With Amazon Music, customers can now easily stream music through a home Wi-Fi network to any BluOS Enabled stereo component, speaker, or home theater, with the simple and intuitive controls of the BluOS Controller app for smartphone, tablet and desktop. Additionally, BluOS offers Amazon Music customers the option to build and create playlists in the BluOS app, which can be accessed at any time without having to switch or run multiple apps on their control device.

Customers can start streaming on BluOS today by upgrading their BluOS Enabled devices to software version 2.14.2 or higher and download the latest BluOS apps, version 2.14.0 or higher, for smartphone, tablet, and desktop.

To learn more about Amazon Music and its availability, visit www.amazon.com/amazonmusic.

Canadian Cyber Security Firm Launches New Standalone Incident Response Readiness Service

Posted in Commentary with tags on December 14, 2017 by itnerd
ISA, a Toronto-based cyber security firm with over 20 years of experience helping organizations of all sizes solve complex challenges relating to IT security, today launched its new standalone Incident Response Readiness Service designed to help Canadian organizations respond to cyberattacks in hours rather than days. The expanded service is the result of positive customer feedback from ISA’s years of experience providing incident response as well as the need for this type of offering due to the evolving cyberattack landscape. It takes a proactive approach to cyber security and helps customers cope with ever more sophisticated attacks.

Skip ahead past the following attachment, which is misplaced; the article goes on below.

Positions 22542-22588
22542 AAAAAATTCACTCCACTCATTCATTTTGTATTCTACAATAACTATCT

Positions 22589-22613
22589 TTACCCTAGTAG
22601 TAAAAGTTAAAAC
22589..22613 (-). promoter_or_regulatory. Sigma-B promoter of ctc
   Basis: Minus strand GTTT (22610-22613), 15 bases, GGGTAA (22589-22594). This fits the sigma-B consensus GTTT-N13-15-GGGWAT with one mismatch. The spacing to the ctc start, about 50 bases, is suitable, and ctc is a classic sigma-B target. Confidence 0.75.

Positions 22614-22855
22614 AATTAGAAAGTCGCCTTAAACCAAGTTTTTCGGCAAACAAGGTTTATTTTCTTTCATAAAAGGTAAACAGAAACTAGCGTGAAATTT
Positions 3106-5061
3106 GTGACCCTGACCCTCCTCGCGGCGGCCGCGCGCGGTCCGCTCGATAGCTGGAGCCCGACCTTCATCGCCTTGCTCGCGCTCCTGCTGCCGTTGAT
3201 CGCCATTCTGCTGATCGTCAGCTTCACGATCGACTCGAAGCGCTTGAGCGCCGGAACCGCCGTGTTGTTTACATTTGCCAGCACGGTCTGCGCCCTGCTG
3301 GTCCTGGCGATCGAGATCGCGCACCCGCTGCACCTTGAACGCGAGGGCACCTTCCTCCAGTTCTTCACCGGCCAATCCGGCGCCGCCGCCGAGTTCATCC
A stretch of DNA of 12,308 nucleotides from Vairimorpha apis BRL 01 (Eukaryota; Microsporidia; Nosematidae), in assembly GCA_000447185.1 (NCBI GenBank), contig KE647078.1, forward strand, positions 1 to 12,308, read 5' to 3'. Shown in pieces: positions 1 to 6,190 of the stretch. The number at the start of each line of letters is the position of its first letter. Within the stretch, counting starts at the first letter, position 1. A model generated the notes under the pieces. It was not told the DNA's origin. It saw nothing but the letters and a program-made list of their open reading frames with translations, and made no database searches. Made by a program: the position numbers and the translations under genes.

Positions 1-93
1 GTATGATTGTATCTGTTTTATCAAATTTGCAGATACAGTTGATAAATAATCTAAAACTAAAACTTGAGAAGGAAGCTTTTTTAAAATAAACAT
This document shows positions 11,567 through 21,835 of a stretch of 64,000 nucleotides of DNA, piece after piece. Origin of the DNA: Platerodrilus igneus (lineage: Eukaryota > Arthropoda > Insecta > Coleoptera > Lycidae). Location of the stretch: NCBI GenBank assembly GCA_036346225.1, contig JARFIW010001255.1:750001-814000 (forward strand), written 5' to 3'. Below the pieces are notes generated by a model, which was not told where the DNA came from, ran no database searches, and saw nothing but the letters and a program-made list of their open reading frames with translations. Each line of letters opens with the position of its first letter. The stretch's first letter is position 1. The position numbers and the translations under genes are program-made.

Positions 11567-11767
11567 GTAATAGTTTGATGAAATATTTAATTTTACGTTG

A proactive approach is key because attacks are becoming more sophisticated. For example, cybercriminals are increasingly using file-sharing to distribute their malware payloads, according to recent data from ISA’s Cybersecurity Intelligence and Operations Centre (CIOC).

It’s easier to carry out an attack by moving within an organization rather than relying on e-mail attachments, Pollitt explained. According to customer network data gathered from the ISA CIOC, there was a 500 per cent increase in a file sharing exploit known as Samba, between Q2 and Q4 2017.

Learning the Samba (exploit)

A good example of the Samba exploit is “EternalBlue” because it was the underlying vulnerability in Windows that was exploited by the WannaCry ransomware to spread from network to network. Samba is an open source implementation of the Server Message Block networking protocol, which allows Linux systems to share file and print services with Windows machines. There were other separate flaws in Samba’s implementation of SMB not related to EternalBlue that could potentially lead to attacks as well.